6. After positive verification of the Allocation where applicable Buyer will release, Valid CPA, Q88, ATL, and Chartered Invoice/Receipt or Proof of Ownership then and release Two Hundred and Forty Thousand US Dollars ($240,000) to Seller for Vessel Programming, loading logistic $140,000 and Clearance ($2m dollar), and $135,000 for confirmation to enable the issuance of Stem and Window to appear in Buyer’s name on Shell international screen, and world tabloids screen, for Buyer’s independent verifications.

This is where the buyer starts paying for all the shipping expenses, logistics and clearance to get his vessel into the loading terminal. Bonny Light is always loaded at the Bonny Terminal. Notice that the buyer has yet to pay for the product and this international posting allows a buyer from a foreign country to check validity without leaving home or for others like insurance companies that don’t have exclusive information to do diligence.

7. NNPC will Program Buyer’s Vessel at the Bonny Terminal for loading within 10 working days in favor of Buyer and forward the Laycan Details and Pin Code to Buyer, Vessels Owner and captain for confirmation in Shell/Lloyds screen registration in lifters/buyers name.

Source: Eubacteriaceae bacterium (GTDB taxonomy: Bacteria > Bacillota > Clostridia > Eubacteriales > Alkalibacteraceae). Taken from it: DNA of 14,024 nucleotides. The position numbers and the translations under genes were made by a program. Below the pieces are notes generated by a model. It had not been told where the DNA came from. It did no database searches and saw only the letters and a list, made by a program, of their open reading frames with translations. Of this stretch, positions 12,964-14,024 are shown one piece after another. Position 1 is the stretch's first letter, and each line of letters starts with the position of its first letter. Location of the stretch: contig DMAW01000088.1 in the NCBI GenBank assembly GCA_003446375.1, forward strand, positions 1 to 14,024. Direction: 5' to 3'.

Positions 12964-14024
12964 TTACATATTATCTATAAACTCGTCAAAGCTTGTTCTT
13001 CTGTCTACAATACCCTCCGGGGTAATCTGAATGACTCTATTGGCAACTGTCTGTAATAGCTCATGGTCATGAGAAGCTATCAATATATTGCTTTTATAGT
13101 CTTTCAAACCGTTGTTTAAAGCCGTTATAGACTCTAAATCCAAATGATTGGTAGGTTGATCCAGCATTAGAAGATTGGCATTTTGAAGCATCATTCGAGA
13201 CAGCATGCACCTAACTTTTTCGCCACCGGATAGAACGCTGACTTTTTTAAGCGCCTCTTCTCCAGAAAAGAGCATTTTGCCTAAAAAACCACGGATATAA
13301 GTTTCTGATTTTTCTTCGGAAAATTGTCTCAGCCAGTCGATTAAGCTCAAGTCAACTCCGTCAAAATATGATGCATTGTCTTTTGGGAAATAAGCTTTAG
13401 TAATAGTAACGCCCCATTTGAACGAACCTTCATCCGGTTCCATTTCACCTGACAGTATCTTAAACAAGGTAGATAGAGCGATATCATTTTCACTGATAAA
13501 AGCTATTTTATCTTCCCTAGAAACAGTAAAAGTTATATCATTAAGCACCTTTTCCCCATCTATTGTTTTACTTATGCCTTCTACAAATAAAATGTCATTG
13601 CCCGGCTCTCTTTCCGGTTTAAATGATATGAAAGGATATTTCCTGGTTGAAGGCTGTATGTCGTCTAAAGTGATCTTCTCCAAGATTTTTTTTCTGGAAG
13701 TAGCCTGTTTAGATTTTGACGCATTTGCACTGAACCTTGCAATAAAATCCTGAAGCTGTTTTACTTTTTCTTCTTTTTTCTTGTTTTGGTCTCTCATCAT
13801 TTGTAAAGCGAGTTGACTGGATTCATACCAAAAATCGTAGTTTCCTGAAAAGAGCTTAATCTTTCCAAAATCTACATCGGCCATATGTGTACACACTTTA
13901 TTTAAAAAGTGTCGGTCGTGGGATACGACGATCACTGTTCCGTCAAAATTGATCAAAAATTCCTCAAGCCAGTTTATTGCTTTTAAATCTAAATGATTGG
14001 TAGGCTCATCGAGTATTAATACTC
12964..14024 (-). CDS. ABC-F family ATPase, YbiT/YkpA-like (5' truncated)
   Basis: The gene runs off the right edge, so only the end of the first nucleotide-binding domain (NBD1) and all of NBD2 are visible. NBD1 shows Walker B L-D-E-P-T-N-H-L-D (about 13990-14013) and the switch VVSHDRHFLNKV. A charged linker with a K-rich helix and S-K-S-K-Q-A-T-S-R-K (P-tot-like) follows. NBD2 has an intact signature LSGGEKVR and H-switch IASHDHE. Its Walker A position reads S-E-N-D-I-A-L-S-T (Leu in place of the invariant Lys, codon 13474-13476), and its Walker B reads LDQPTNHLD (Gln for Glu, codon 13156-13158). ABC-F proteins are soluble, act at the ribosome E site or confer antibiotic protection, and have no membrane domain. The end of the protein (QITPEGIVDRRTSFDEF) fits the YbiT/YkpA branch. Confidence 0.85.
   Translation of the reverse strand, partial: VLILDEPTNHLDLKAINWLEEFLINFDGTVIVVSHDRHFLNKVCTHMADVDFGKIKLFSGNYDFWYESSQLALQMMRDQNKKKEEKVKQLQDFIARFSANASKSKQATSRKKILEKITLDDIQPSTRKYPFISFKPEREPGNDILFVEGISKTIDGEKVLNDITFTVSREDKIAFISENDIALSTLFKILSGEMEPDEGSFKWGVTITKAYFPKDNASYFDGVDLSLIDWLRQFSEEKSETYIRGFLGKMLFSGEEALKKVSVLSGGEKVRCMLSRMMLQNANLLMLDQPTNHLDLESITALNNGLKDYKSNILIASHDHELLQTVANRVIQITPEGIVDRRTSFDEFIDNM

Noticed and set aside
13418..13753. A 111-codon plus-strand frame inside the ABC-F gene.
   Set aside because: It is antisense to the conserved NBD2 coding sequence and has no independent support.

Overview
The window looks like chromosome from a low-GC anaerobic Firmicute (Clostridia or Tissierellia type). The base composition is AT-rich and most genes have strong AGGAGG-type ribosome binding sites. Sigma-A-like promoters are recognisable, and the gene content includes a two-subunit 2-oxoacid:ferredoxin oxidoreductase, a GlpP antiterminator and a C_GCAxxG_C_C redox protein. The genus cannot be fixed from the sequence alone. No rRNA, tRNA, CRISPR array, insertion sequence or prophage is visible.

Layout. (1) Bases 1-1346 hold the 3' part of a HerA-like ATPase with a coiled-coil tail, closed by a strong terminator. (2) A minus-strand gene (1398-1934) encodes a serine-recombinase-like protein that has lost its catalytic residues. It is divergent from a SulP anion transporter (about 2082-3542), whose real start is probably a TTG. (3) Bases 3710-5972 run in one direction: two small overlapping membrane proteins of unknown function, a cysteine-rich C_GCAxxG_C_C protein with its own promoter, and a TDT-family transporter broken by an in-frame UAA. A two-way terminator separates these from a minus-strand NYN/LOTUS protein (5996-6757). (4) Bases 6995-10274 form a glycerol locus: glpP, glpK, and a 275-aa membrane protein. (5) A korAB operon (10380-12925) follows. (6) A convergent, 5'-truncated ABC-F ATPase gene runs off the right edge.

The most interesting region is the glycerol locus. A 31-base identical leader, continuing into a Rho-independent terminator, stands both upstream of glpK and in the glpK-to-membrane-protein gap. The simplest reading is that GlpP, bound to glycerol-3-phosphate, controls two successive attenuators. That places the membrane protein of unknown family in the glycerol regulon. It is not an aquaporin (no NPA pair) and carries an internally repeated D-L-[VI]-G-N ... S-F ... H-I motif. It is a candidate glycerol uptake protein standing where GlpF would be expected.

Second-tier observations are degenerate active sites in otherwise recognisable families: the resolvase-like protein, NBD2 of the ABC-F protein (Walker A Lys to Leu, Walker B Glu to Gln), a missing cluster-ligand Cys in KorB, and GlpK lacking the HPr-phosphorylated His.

8. With Cargo and Laycan appearing in Buyer’s name and on Shell screen, within 72 hours Buyer’s Bank issues an operative Standby Letter of Credit, SBLC or Bank Guarantee.

This is the same as ATS and Allocation letters confirming legitimacy and triggering banking instruments in a CIF deal. The buyer’s bank issues a blocked funds instrument to allow the scheduled loading to occur. This is consistent with all Nigerian crude oil sales (there is always blocked funds required to load a vessel).

9. Within 72 hours (Banking days) upon receipt of confirmed Operative SBLC or BG, Vessel arrive Terminal and positions at the platform for loading and Seller load Vessel based on the Laycan with two million barrels (2M) of Nigerian light crude oil +-5% each and all loading Cargo Documents are forwarded to buyer in his name, cargo shall be inspected by the independent inspectors for Q&Q report by SGS, at lifters/buyer’s expense, then SGS shall release the Q&Q Reports to Seller and Buyer.
10. Seller will handed over to the Buyer, all original shipping’s documents and certificate of title Buyer in buyer’s name, according to the contract agreement.
11. Buyer confirms documents and release Payment via MT103 thru KTT to Seller’s account and other accounts in SPA.

Once again the buyer never pays for product in advance. The other accounts mentioned are usually spelled out in an IMFPA (Irrevocable Master Fee Payment Agreement). These are most often commissions that the agents and intermediaries involved in putting the buyer and seller together receive.
If you are a refinery employee or a mandate for a refinery and are interested in doing an FOB deal you can go to our form and send us a note.
Author:
Jeff Scott – CFO
Nigerian Oil Services LLC (USA)
Mandate for the Seller